A new low for US presidential debates and election integrity

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U.S. President Donald Trump and Democratic presidential nominee Joe Biden participate in the first 2020 presidential campaign debate held on the campus of the Cleveland Clinic at Case Western Reserve University in Cleveland, Ohio, U.S., September 29, 2020. Photo by Olivier Douliery/REUTERS.

President Trump has done it again, subjecting Joe Biden to interruptions and distractions like those he used against Hillary Clinton four years ago.  Biden struck back by calling the president a clown and a liar. Their performance is seen as a threat to political discussion, the integrity of the November election, and America’s worldwide reputation as a guarantor of democracy through rule of law and free and fair elections. 

KCRW’S Warren Olney talks about the first debate of the 2020 presidential campaign with America’s leading scholar of political communications. The University of Pennsylvania’s Kathleen Hall Jamieson says President Trump’s “distractions and interruptions ... perverted … a hallowed tradition.”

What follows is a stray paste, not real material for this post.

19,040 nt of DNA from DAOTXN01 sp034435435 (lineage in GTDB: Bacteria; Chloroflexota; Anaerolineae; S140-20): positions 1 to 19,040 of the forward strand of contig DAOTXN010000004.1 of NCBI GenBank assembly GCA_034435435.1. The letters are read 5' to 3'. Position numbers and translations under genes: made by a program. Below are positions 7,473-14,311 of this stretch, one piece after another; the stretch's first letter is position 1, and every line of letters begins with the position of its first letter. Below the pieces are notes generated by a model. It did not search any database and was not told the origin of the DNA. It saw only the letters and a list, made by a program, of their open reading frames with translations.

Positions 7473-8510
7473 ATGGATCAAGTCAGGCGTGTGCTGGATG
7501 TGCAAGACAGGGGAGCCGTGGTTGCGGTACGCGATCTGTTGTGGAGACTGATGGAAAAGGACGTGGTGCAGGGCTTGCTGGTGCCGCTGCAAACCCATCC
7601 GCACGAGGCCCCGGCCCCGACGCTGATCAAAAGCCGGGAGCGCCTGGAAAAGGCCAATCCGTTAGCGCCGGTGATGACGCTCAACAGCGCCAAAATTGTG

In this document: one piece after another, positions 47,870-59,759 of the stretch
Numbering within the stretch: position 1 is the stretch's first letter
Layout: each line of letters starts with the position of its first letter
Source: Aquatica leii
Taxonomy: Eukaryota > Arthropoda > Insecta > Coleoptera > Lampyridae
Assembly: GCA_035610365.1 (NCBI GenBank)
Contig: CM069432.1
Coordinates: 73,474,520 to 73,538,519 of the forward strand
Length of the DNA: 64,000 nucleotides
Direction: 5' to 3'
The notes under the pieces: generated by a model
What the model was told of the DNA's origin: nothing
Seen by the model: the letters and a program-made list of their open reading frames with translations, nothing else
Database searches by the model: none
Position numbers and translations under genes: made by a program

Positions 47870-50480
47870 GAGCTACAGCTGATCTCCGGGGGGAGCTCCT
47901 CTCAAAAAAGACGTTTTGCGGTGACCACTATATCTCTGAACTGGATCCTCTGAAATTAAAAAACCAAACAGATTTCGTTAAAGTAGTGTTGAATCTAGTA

She says, “Vice President Biden was trying to engage in a more traditional discussion. ... He was frustrated by Donald Trump's capacity to make it more difficult.” Hall Jamieson also concedes that viewers of Fox News will perceive the confrontation differently from audiences of other mainstream news outlets.

Former NATO Ambassador Nicholas Burns says the president “hijacked the entire debate ... to hurt us overseas,” where the U.S. has enjoyed respect for decades as a “mature democracy.” He adds, “The president seems to be torpedoing the election before the votes are cast.”  

UC Irvine Law School Professor Rick Hasen agrees that the president’s unsupported claims of voter fraud imply a lack of election integrity. He says President Trump is threatening the prospects for a peaceful transition if he loses the election.




Warren Olney


Andrea Brody